A stinging conscience can indeed destroy self-esteem and damage a marriage. However, as we become honest with ourselves and with the Lord, we realize our need for repentance. And as we repent, feelings of guilt leave—and love for the Lord, our spouses, and ourselves can then flow freely.
The Book of Enos shows how self-esteem enables us to love others. Enos had often heard his father speak of the joy that comes from qualifying for eternal life. One day he decided that he would like to experience this joy himself. “And my soul hungered; and I kneeled down before my Maker, and I cried unto him in mighty prayer and supplication for mine own soul; and all the day long did I cry unto him; yea, and when the night came I did still raise my voice high that it reached the heavens.
“And there came a voice unto me, saying: Enos, thy sins are forgiven thee, and thou shalt be blessed.
“And I, Enos, knew that God could not lie; wherefore, my guilt was swept away.”
With the security Enos now felt, knowing he was acceptable to the Lord, his thoughts immediately turned to his friends. Now, it came to pass that when I had heard these words I began to feel a desire for the welfare of my brethren, the Nephites; wherefore, I did pour out my whole soul unto God for them.” (Enos 1:4–6, 9.)
Repentance helps us see ourselves honestly. It helps us stop deceiving ourselves into blaming others for our own mistakes. And in helping us feel better about ourselves, it frees us to concentrate on the welfare of others, particularly that of our spouse.
“Baptism,” continued the bishop, “symbolizes our being born again as sons and daughters of Christ with a commitment to a new way of life. We renew that rebirth each week as we partake of the sacrament.” This weekly opportunity “allows us,” said Elder David B. Haight, “to experience a personal relationship to God and enlarges our knowledge and understanding of Him and His Only Begotten Son.” (Ensign, May 1983, p. 14.)
If we truly develop that relationship with deity, the Spirit responds, by entering our lives. Said Elder Melvin J. Ballard: I am a witness that there is a spirit attending the administration of the sacrament that warms the soul from head to foot; you feel the wounds of the spirit being healed, and the load being lifted. Comfort and happiness come to the soul that is worthy and truly desirous of partaking of this spiritual food.” (Crusader for Righteousness, Salt Lake City: Bookcraft, 1966, p. 133.)
The Holy Ghost, the Comforter, can bless us with self-respect as we honor the promises we make at baptism and during the sacrament. The Spirit can then permeate our relationships with others—especially marriage, the most sacred of relationships.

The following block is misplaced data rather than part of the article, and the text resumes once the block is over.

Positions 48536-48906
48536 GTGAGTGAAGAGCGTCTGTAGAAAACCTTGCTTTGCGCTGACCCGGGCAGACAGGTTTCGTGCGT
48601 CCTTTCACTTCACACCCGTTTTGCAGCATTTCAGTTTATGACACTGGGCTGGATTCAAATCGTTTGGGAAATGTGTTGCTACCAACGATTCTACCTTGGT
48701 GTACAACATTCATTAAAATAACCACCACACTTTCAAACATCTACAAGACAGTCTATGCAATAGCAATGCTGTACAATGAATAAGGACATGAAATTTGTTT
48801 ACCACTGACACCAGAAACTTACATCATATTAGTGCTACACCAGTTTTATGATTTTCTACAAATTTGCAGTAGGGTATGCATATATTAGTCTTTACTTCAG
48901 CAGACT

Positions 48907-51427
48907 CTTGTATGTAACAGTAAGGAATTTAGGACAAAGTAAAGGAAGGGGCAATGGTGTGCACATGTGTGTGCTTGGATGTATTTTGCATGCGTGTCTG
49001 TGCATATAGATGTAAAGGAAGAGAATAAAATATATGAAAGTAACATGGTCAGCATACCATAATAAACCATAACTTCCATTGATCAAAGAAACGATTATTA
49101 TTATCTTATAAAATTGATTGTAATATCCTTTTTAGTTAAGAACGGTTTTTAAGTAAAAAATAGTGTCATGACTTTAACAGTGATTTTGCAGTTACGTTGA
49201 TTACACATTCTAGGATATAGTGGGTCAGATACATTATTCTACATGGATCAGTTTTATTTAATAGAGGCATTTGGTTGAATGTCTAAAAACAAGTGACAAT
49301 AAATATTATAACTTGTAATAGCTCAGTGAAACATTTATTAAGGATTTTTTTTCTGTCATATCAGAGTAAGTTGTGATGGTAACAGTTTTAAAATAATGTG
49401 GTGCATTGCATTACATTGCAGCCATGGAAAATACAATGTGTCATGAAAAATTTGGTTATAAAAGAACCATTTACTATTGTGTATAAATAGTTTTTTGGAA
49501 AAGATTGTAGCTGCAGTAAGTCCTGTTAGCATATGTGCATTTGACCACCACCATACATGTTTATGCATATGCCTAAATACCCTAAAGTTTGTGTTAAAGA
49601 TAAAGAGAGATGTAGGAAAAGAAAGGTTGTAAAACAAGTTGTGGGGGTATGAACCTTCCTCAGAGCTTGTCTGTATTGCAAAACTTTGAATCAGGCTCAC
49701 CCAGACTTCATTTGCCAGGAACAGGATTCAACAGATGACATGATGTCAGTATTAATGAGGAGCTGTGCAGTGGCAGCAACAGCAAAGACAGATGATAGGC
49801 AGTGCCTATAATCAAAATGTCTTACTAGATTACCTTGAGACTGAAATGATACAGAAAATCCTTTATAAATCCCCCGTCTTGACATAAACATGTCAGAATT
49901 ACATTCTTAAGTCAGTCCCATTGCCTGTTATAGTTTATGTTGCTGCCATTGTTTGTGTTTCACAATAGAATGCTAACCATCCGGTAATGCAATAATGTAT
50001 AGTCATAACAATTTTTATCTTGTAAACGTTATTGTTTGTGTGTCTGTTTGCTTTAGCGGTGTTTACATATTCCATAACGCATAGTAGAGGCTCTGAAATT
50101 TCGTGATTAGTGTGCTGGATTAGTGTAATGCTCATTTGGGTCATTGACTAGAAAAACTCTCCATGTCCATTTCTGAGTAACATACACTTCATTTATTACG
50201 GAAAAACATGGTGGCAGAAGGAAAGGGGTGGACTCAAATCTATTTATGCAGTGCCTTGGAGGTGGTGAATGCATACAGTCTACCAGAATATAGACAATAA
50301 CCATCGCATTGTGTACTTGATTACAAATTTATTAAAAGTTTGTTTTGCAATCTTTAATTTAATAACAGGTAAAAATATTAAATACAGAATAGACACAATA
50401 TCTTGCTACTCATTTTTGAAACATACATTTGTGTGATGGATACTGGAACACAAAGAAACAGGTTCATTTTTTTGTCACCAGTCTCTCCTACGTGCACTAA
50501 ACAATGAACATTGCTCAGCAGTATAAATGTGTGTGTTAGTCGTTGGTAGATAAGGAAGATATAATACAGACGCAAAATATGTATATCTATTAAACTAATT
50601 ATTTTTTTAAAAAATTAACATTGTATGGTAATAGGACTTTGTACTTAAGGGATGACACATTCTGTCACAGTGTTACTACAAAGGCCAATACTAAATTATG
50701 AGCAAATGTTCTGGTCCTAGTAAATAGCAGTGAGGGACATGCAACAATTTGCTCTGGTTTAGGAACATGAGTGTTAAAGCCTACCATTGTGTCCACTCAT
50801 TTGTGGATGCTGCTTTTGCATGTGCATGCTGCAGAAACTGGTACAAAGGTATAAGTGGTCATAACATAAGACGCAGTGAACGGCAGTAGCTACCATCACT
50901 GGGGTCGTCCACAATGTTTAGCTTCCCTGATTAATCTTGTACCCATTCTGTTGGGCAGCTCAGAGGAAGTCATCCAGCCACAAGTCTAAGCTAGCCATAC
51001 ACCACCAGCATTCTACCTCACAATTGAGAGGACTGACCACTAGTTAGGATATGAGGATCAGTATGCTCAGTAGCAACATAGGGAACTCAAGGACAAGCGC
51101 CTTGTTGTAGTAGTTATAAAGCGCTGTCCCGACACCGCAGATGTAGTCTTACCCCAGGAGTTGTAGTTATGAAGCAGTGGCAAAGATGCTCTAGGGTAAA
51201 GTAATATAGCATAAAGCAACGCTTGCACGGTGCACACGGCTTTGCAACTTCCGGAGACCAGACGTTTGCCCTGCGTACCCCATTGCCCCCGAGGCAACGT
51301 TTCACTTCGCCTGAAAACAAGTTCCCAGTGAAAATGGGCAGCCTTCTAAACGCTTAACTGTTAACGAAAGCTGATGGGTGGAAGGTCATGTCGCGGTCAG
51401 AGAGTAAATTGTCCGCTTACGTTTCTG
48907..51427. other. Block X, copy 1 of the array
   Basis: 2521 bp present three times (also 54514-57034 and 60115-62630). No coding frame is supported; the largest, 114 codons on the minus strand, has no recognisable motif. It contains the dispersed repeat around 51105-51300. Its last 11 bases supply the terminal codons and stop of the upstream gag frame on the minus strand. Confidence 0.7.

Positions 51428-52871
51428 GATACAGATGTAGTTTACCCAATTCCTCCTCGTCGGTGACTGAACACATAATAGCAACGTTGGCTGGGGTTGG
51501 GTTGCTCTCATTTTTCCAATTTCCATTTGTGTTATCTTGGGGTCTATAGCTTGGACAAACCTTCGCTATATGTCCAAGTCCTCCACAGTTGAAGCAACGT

“If we’re true to our covenants,” the bishop told Phil, “the Holy Ghost will guide us in dealing with problems. Daily we can call upon heaven for the support we need in overcoming our burdens.”
When adversity, confusion, and unrighteousness buffet us, “nothing short of the guidance of the Holy Spirit can bring us through safely,” said President Marion G. Romney. And no matter what problems we may be facing, “the Holy Spirit brings peace to all who follow it.” (Ensign, Jan. 1980, pp. 2, 4.)
As we recognize and follow the whisperings of the Spirit, we learn to encourage our spouse through the difficult times—and our marriages are strengthened instead of threatened. “Of all that can bless marriages,” said Elder James E. Faust, “there is one special enriching ingredient, which above all else will help join a man and a woman together in a very real, sacred, spiritual sense. It is the presence of the divine in marriage. … Having the companionship and enjoying the fruits of a Holy and Divine Presence is the kernel of a great happiness in marriage. Spiritual oneness is the anchor.” (Ensign, Nov. 1977, pp. 10–11.)
“Understanding and applying the principles and ordinances of the gospel won’t solve all our problems,” the bishop concluded. “But faith, repentance, baptism, and the gift of the Holy Ghost can do much in helping us deal with them. As we apply them in our lives, our self-esteem and our ability to cope with adversity will be strengthened. And as we apply them in our marriages, our relationships will flourish.”
After reading “How Gospel Truths Enhance Self-esteem in Marriage,” you may wish to discuss some of these ideas and questions with your husband or wife:
1. Why is self-esteem so important for a successful marriage?
2. How can “faith in the Lord Jesus Christ” lead to faith in ourselves?
3. Discuss: “Repentance helps us see ourselves honestly. It helps us stop deceiving ourselves into blaming others for our own mistakes.”
4. Discuss the fruits of the Spirit that can be given to those who honor their baptismal covenants and seek the influence of the Holy Ghost. (See Gal. 5:22–23.) How can these fruits enhance a marriage?